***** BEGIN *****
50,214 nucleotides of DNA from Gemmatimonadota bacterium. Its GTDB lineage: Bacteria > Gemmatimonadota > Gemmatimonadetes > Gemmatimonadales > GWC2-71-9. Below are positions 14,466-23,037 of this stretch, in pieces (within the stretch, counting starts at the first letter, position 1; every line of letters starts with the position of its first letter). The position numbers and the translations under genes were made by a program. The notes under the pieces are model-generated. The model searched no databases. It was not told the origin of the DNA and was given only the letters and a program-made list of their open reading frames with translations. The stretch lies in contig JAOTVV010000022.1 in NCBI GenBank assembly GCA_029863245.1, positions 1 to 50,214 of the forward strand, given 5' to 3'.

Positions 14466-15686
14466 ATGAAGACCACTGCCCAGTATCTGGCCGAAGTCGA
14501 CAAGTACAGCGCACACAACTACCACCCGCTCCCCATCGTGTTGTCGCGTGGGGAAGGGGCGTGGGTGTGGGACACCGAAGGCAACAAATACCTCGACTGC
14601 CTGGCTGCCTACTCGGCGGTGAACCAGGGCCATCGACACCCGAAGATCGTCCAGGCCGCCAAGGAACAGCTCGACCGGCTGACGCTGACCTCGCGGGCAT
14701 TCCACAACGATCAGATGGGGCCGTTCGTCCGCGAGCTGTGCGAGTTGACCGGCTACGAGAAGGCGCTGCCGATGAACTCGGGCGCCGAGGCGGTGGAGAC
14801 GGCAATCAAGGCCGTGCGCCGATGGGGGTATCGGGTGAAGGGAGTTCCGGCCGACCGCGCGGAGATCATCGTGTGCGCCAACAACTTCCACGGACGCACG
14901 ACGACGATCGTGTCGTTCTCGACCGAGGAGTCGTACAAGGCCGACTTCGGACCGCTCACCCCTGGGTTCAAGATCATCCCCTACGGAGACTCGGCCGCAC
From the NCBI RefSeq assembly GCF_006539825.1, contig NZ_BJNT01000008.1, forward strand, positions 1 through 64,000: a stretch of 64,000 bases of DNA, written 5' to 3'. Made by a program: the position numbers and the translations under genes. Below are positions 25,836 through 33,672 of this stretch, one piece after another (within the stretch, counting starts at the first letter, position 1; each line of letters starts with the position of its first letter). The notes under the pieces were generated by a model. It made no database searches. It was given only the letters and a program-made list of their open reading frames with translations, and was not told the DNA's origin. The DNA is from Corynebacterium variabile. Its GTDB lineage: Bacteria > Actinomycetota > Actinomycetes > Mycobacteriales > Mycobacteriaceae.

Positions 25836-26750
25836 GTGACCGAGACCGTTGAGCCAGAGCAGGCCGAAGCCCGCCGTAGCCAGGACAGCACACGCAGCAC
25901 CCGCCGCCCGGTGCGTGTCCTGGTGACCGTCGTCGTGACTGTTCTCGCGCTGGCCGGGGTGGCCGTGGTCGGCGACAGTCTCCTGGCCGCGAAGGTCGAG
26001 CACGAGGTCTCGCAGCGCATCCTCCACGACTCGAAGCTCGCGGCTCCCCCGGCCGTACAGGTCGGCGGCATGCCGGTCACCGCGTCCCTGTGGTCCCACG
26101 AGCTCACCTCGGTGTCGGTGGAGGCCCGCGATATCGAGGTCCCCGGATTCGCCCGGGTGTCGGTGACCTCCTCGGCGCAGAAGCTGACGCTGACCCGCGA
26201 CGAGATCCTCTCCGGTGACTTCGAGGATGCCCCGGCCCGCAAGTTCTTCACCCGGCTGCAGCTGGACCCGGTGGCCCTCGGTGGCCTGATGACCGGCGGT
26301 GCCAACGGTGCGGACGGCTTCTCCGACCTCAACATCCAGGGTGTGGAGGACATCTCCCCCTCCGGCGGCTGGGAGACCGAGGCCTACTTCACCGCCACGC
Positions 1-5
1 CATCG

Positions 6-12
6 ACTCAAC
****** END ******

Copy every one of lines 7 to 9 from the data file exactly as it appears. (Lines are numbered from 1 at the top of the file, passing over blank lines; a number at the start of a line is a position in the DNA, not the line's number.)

14801 GGCAATCAAGGCCGTGCGCCGATGGGGGTATCGGGTGAAGGGAGTTCCGGCCGACCGCGCGGAGATCATCGTGTGCGCCAACAACTTCCACGGACGCACG
14901 ACGACGATCGTGTCGTTCTCGACCGAGGAGTCGTACAAGGCCGACTTCGGACCGCTCACCCCTGGGTTCAAGATCATCCCCTACGGAGACTCGGCCGCAC
From the NCBI RefSeq assembly GCF_006539825.1, contig NZ_BJNT01000008.1, forward strand, positions 1 through 64,000: a stretch of 64,000 bases of DNA, written 5' to 3'. Made by a program: the position numbers and the translations under genes. Below are positions 25,836 through 33,672 of this stretch, one piece after another (within the stretch, counting starts at the first letter, position 1; each line of letters starts with the position of its first letter). The notes under the pieces were generated by a model. It made no database searches. It was given only the letters and a program-made list of their open reading frames with translations, and was not told the DNA's origin. The DNA is from Corynebacterium variabile. Its GTDB lineage: Bacteria > Actinomycetota > Actinomycetes > Mycobacteriales > Mycobacteriaceae.